Exit Strategy

Original owner meets new owner

Within any endeavor, there is an end point. Every race has its finish line. There is a beginning, and there is an end. For a fortunate few, however, that end comes after you've enjoyed the experience to its absolute fullest. If at some point you are able to say you extracted the maximum amount of fulfillment and pure enjoyment possible, then you, my friend, have reached that finish line.

I recently had the privilege of participating in a moment like this when a close friend sold his gorgeous black 1973 BMW 3.0CS. For 43 years, my friend doted on this very special vehicle while living in—of all places—Manhattan. That's over four decades of fighting potholes, taxicabs, careless parking attendants and sadistic meter maids, not to mention four decades of battling the dreaded tin worm, finicky Zenith carburetors, a twisty Karmann body that was never anything close to rigid, and a parts network that is notoriously unreliable. To make matters worse, his pristine car is black, so it has a tendency to show scratches, swirl marks and even dust. And let's not even start on the price of parking a car each month in the concrete jungle. This car is a testament to human (and financial) wherewithal and sheer endurance.
1 of 8 roundels on the E9

Anyone who appreciates cars and lives around Murray Hill knows this car, its striking black coat of Glasurit paint, and its trademark Nardi steering wheel. For 43 years, it's been out and about, proudly parked in front of cafes and roaring down the road with the characteristic sound of that BMW straight-six mated to a pair of Webers.

Surely there are just a handful of original-owner BMW E9s out there at this point. This begs the question of why original owners matter. Original owners were long on something when it made no financial sense. Original owners did the math, but decided to invest time and money in an old car because it mattered to them. Nature pushed in the form of wear and tear, and they pushed right back. It's an emotional decision that defies logic, and that's exactly what you want in a collector car.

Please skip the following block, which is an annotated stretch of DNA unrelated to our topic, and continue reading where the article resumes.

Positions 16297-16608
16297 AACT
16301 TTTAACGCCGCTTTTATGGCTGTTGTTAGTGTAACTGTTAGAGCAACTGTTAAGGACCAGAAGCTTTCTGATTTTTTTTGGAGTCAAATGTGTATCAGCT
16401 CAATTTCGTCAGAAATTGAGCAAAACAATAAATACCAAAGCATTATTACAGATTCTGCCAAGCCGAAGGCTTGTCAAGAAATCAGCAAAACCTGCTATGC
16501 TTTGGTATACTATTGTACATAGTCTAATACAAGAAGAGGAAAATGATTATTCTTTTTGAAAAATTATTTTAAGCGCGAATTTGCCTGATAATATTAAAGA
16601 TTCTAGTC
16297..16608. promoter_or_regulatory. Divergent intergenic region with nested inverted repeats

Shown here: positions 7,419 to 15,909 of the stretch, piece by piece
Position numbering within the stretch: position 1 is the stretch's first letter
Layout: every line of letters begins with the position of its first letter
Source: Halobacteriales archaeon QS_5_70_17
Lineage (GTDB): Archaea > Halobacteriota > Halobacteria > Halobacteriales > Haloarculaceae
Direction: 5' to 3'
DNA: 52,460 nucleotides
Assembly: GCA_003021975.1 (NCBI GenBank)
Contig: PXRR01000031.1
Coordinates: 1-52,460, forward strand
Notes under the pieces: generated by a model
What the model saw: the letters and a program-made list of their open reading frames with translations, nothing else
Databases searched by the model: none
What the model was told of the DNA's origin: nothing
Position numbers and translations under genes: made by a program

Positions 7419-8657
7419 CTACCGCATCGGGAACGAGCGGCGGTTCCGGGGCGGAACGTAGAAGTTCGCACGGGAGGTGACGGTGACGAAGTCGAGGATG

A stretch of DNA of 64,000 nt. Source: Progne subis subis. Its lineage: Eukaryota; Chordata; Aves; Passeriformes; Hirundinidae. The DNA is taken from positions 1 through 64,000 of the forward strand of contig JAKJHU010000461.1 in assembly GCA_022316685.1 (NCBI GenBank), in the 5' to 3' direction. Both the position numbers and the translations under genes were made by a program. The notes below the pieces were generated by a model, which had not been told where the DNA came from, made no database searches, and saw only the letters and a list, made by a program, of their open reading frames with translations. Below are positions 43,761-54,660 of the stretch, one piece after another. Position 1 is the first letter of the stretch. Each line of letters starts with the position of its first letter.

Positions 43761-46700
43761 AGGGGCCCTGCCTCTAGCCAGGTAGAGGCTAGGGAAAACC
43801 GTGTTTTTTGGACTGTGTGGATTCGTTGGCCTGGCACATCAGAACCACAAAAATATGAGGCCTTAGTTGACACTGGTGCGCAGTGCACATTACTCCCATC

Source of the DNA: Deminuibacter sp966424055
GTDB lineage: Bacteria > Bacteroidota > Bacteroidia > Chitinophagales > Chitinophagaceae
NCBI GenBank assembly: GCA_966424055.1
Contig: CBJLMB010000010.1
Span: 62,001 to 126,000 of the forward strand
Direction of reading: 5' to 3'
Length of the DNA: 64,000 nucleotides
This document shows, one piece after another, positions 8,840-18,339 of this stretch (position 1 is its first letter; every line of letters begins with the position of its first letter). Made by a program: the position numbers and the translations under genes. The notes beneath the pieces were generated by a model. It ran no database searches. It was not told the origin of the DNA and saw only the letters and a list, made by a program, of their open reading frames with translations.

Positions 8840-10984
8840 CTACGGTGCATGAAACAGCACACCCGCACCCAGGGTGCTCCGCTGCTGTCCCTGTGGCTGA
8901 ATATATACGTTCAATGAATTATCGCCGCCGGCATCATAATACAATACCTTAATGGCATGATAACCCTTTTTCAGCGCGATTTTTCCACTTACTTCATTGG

I'm not the owner of this car, but I know it as well as I know any car. I would go so far as to say I have literally polished, massaged and caressed every inch of its sheet metal, glass and leather. I know its every contour because back when I had a 1973 3.0CS (1994-2004) and lived in the same neighborhood, my friend and I would stay up until all hours washing and polishing our cars together.

The zenith of BMW 60s design
We were two enthusiasts living in the City blissfully unaware of exactly when we would reach that finish line. For me, it came after 10 years and 65K glorious miles of ownership. I sold it and used the proceeds to fund my second 280SL, the Grey Mare.

43 years of spare parts
For my friend, the finish line came 12 years later. In a phone call, he casually mentioned in passing to me that he was considering selling because he now seldom drives it. One thing led to another, and I made a phone call to a BMW enthusiast friend that resulted in a very private, very discreet sale without any of the usual back-and-forth of a transaction like this. The new owner is thrilled to have found a rare black original-owner BMW E9 with chrome bumpers, a 4-speed, air conditioning, and an electric sunroof. A rare find, indeed.

As for my friend, he is at peace with the sale. That's the thing about finish lines. After 43 years in the race, you recognize one when you see it.